The three marketers believed, following the success of the original "The Matrix" cult classic, that the sequels would be powerful vehicles for their brands. Their massive global media and promotional spending around the first of those sequels, last summer's "Reloaded," likely helped the Warner Bros. film hit $770 million in worldwide box office receipts.
But the advertisers are largely leaving the studio to market the third film, "The Matrix: Revolutions," alone. The Keanu Reeves thriller hits theaters Nov. 5.
Publicly, brand executives at the companies said the timing of "Revolutions," a mere six months after "Reloaded," didn't make sense. Privately, though, some said that the group of filmmakers responsible for the Matrix franchise proved extremely difficult to work with.
Several elements of the "Reloaded" experience upset advertisers, according to those close to the situation. The movie's release date changed from late 2002 to summer 2003, making it tough for partners to adjust their marketing calendars. Heineken, Samsung and their ad agencies went through "innumerable" rounds of creative changes to meet the specs of the filmmakers, said one executive.
The writers/directors, the Wachowski brothers, and producer Joel Silver were also highly protective of footage that was needed to create promotional ads and other materials, executives said.
Warner Bros. executives said it was the timing and not the process that made partners bow out of "Revolutions."
"The Matrix property is an enormous one that faced a lot of unique challenges in marketing and execution," said Diane Nelson, exec VP-domestic marketing. "We're thrilled to have A-level partners who were as understanding as they were of a really challenging process."
Heineken and Samsung are touting the DVD release of "Reloaded" in some U.S. and international markets with the tagline, "Reload before the Revolution begins." Ms. Nelson said the DVD support would boost awareness of "Revolutions."
The rough-and-tumble situation between the studio and marketers, while not unprecedented in Hollywood, points up the difficulties of melding the cultures of the entertainment and ad industries. "Studios have to take these companies more seriously," said a promotions veteran. "They have to be more attuned to the companies' needs."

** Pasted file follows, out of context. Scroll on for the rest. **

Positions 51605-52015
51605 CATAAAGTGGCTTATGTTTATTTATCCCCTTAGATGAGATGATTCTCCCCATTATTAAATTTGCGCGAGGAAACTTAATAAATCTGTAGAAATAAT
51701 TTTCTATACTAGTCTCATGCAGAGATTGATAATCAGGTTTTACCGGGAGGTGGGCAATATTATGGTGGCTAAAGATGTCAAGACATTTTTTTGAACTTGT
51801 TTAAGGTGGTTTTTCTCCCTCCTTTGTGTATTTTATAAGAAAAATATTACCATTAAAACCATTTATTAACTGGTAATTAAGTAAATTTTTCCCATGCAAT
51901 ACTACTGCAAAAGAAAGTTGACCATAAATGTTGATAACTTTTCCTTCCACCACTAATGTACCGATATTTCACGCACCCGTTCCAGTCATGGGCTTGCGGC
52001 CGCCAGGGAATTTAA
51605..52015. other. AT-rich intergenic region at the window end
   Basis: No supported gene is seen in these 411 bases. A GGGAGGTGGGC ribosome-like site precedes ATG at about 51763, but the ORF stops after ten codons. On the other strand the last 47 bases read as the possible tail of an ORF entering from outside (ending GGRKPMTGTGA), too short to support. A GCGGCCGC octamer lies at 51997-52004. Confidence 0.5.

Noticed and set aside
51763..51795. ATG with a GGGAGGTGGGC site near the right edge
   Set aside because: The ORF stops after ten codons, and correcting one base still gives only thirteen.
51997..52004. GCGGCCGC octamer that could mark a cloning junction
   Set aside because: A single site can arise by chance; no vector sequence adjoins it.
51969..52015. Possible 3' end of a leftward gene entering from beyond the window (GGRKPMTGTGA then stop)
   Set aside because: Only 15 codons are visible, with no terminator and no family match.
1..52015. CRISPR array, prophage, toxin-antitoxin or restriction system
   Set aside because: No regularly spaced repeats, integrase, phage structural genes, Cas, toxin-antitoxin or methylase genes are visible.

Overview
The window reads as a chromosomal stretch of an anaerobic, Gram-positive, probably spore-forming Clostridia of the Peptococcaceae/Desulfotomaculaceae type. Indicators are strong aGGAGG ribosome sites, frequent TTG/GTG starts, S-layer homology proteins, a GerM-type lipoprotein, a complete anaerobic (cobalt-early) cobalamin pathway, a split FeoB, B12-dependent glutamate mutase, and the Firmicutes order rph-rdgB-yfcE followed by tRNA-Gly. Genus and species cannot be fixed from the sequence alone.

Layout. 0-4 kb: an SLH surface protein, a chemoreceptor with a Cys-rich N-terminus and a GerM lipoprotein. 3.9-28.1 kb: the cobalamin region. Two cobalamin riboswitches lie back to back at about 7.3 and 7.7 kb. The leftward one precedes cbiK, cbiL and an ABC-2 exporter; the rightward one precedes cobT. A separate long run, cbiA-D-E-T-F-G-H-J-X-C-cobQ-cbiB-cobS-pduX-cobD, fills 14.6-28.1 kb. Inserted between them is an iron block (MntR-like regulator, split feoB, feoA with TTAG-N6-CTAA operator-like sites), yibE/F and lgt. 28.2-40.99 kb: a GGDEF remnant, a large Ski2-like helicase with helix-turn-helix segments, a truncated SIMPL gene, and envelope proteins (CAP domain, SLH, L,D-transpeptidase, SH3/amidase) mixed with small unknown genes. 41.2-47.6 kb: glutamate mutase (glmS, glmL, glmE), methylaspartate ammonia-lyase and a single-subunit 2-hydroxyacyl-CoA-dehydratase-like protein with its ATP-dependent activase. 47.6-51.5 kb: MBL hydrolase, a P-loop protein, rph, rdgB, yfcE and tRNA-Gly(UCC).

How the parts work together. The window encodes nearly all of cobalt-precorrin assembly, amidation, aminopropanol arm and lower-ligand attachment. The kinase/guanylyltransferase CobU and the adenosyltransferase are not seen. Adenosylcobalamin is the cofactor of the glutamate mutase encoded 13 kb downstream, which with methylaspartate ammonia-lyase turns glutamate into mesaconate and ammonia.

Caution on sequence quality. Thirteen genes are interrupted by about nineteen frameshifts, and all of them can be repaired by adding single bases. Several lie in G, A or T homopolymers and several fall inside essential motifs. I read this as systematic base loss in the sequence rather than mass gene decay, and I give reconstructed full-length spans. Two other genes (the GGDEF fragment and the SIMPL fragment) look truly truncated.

A spokesman for Heineken said the release of "Reloaded" at the beginning of the summer boosted business in a pivotal beer-consumption season. A November release wouldn't serve that purpose, and it was timing that drove the brand's decision not to promote "Revolutions," he said. Yet, the spokesman added, "dealings with partners are sometimes easy and sometimes more difficult."
Norm Marshall, CEO of entertainment marketing agency Norm Marshall & Associates, who worked with several of the film's partners, said the campaigns launched by Samsung and Heineken worked, but that the brands decided not to promote "Revolutions." He wouldn't comment further.
GM's Cadillac division had to scotch much of its planned ad campaign around "Reloaded" because the brand did not have access to film footage. Its CTS and Escalade EXT were prominently featured in the film, but the deal initially had been structured to go beyond product placement to a full-scale integrated TV campaign. That didn't materialize.
Mark LaNeve, general marketing manager of Cadillac, said months before the film's release that he was working with the studio on a plan for ads to show his brand's vehicles in the movie. Instead, Cadillac's effort was just a single ad in the Los Angeles Times the day the movie arrived and an ad in USA Today. Cadillac now denies it had wanted to do TV commercials.